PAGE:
Day 10

May 13, 2003

Istanbul, Turkey

7:00 am

We wake up cruising into the fabulously exotic port of Istanbul, and hoo boy, is that some view we get! The landscape is littered with mosques and you can see the graceful minarets all over the city.

Some of the mosques we can see on the way into Istanbul

In honor of this ancient and exotic beauty, Robert cranks up "Istanbul (Not Constantinople)" on the laptop and tries to get the ship to sing along.

Istanbul not Constantinople,
Now it's Istanbul not Constantinople,
Why is it Istanbul and not Constantinople?
That's nobody's business but the Turks!

This lasts about 30 seconds (the amount of time it takes Laura to locate a large blunt object and begin advancing on Robert).

Laura holds up the Landing Card we have to fill out and carry with us everyplace

8:53 am

We're in the bus again, headed for a half day tour of Istanbul ("Not Constantinople!" cries Robert). Our feet inform us that they're not up for a full day of chasing up and down hills, so we opt out of the full day tour.

Once again, our boat dwarfs a pier full of tour buses

Although the ride into Istanbul is pretty astonishing, the port itself is extraordinarily mundane. About all you can see is a zillion tenements and one mosque.

The deal with mosques is that each mosque should be built barely within earshot of another mosque so that everyone hear the call to prayer. The end result is that there's a mess of them. In the last 10 or 20 years, they've been using amplified calls to prayer (which also saves the poor Imam from having to climb up 80 zillion stairs to the top of the minaret). Lately, though, they've been going back to the old ways (Imam climbs stairs, and then sings the call to prayer). Maybe the Imams were getting a bit chubby...

Turkish mosque

A big mosque, the two tower things are the "minarets"--the imam gets to climb to the top and holler out the call to prayer

Yup, there's one of these in Istanbul

Praying five times a day is one of the five pillars of Islam (the five things that are the absolutely most important things for a Moslem to do).

What are all five? Funny you should ask:

  • Pray five times a day
  • Make the pilgrimage (hajj) to Mecca at least once
  • Give 10% of your income to the poor
  • Observe the month of Ramadan by fasting & praying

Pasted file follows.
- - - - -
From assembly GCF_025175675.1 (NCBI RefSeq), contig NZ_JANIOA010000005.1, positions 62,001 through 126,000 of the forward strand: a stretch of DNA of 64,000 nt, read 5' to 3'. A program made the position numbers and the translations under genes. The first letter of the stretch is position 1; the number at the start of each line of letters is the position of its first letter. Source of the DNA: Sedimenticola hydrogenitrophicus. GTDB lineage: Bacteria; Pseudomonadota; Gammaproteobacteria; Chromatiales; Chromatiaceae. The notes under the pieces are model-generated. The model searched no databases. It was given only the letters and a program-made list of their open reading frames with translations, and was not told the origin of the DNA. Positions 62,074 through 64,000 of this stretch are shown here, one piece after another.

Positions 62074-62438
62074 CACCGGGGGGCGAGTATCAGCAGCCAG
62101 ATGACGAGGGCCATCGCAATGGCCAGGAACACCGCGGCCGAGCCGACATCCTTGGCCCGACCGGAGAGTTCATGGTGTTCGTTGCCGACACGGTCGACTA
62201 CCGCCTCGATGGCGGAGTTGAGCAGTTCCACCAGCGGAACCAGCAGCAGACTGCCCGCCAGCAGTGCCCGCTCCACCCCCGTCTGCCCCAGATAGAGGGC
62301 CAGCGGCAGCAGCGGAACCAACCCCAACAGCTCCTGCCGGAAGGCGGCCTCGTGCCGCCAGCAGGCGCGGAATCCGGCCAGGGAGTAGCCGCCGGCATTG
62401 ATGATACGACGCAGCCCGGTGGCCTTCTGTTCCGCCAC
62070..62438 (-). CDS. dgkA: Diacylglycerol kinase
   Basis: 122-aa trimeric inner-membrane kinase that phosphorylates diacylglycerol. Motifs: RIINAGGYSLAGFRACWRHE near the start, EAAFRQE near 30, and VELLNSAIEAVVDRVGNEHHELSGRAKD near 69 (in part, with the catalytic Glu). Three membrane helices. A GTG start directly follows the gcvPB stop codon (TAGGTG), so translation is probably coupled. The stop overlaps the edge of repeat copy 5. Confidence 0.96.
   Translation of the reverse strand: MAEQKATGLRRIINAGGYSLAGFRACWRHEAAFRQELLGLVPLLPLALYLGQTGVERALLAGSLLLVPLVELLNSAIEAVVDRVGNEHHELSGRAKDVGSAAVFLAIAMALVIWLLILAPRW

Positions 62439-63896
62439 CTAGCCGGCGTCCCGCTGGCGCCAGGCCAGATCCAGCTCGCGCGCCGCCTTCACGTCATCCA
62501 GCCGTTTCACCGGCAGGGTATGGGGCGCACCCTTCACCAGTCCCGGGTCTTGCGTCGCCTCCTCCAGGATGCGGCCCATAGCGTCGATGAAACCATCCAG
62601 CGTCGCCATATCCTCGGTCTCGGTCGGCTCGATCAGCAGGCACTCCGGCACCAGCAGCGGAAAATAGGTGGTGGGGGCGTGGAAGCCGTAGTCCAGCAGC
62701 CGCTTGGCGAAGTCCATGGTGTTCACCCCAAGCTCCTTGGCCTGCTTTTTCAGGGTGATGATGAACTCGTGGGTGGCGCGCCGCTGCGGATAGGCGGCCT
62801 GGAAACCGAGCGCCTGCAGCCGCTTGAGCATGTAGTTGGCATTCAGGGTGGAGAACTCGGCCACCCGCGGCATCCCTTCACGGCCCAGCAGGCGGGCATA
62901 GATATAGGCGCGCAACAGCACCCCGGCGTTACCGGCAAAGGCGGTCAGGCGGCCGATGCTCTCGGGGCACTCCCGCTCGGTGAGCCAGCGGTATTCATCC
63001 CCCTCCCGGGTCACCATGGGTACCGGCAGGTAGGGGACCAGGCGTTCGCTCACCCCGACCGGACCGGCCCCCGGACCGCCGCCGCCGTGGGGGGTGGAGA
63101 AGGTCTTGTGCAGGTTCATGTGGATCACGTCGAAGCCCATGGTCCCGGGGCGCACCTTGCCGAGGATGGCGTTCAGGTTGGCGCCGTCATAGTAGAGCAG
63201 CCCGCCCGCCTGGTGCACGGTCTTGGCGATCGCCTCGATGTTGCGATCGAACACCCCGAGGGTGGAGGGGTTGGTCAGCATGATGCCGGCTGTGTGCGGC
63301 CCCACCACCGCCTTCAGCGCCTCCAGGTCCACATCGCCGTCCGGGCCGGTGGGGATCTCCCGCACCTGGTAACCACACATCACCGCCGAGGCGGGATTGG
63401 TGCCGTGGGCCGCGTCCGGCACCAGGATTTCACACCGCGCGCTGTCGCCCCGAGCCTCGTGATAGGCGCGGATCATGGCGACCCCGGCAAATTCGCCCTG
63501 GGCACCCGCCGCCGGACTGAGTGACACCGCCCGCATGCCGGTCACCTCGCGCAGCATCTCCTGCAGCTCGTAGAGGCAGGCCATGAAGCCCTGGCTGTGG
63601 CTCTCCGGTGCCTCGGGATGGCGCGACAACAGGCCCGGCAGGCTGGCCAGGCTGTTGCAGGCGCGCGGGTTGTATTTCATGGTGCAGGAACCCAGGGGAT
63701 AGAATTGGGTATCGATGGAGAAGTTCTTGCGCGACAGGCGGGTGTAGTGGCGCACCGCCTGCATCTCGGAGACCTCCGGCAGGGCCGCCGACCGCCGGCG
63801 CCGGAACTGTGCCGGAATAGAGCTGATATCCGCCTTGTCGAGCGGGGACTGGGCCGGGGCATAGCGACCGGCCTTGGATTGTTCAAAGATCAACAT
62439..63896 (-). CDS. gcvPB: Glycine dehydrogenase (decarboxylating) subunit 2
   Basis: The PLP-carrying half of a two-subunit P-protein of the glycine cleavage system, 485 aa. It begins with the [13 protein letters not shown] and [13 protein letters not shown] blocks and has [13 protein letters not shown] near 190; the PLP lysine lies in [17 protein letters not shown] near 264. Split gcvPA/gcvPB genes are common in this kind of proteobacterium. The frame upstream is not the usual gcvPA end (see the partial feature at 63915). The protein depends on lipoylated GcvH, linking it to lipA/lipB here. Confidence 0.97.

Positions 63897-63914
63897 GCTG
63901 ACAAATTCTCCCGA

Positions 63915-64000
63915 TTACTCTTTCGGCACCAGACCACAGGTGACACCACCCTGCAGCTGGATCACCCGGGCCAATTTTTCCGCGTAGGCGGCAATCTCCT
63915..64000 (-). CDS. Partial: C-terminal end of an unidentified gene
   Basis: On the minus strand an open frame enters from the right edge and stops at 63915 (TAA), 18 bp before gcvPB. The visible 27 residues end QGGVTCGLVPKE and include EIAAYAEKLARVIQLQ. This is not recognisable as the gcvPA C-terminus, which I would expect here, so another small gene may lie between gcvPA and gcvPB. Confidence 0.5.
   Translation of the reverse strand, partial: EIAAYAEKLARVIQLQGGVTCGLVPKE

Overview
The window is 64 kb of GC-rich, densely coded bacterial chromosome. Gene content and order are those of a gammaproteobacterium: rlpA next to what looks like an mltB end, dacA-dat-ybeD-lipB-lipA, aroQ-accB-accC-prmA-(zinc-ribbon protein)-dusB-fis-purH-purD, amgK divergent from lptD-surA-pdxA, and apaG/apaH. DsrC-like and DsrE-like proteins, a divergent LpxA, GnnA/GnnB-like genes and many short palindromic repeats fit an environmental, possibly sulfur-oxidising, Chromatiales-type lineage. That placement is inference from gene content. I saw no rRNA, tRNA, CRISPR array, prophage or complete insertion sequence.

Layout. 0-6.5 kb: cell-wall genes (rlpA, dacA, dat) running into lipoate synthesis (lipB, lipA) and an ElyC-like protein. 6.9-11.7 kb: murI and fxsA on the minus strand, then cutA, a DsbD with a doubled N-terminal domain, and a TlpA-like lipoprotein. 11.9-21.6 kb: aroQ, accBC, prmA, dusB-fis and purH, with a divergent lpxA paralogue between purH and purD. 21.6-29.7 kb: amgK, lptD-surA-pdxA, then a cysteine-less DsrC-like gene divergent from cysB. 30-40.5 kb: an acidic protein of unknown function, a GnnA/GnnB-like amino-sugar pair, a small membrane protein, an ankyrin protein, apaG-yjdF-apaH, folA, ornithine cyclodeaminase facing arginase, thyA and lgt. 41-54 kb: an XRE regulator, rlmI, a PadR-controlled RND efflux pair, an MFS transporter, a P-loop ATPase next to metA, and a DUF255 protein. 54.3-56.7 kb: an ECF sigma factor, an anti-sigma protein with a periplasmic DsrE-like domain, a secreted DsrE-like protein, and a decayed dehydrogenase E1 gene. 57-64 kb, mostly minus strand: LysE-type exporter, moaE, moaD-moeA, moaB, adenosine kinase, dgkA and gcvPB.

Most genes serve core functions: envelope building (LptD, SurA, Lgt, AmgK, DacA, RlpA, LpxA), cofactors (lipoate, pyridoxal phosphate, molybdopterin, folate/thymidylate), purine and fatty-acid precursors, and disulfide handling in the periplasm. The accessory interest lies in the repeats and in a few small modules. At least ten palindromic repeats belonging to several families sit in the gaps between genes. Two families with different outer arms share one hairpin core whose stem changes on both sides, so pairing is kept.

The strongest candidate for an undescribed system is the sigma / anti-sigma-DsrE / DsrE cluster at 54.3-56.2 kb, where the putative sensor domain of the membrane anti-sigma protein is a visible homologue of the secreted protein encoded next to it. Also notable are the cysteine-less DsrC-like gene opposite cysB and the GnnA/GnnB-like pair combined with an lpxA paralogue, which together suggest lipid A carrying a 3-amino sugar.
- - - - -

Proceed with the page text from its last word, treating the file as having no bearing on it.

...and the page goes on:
• Acknowledge that there is no God but Allah and Mohammed is his prophet

So, the prayer thing is pretty important to devout Moslems. The five times for prayer are:

  1. sunrise
  2. when the sun is directly overhead
  3. when the sun is at a 45 degree angle
  4. sunset
  5. late at night.

The Imam announces prayer time and that point, the Moslems wash up, lay out a prayer mat (or head to a local mosque, or just find a nice, clean space) and start praying. The prayers last about 10 to 15 minutes.

Our guide is Nilgun (but it sounds like "Nellie," so that's what we call her).

Nilgun, our guide to Istanbul

Nilgun says that you can hardly tell when it's prayer time (remember, Turkey is officially secular). She estimates that maybe 20% of the population are devout Moslems.

The population of Istanbul ("Not Constantinople!") is about fourteen million people, although they're not altogether sure. Seems that the Turks are none too fond of being counted and are always moving about, so it gets hard to keep track of them.

Half of the city is in Europe and the other half is in Asia. There's a bridge that connects the two continents ("When the bridge opened in 1973, Danny Kaye came and danced on it"). We'll be spending our day on the European side of the city.

Nilgun gives us the local definition of "new": anything less than 600 years old. (So, Washington State is like a little tiny baby...)

Istanbul started as a small Greek village. Later, the Romans came through and liked it, so they conquered it. In fact, at one time, they even moved their headquarters here. Then the Byzantines took over, and after a number of centuries, the Ottomans moved in. Finally the Turks got control of their own country.

Part of the attraction (aside from being right between two continents, and pretty much on the Invasion Throughway), is that there's a harbor called the "Golden Horn" that runs about five miles and is sheltered (it's a long spit of land). That means you can park a whole mess of boats here, and back in the old days, when everybody drove boats instead of cars, that was mighty convenient.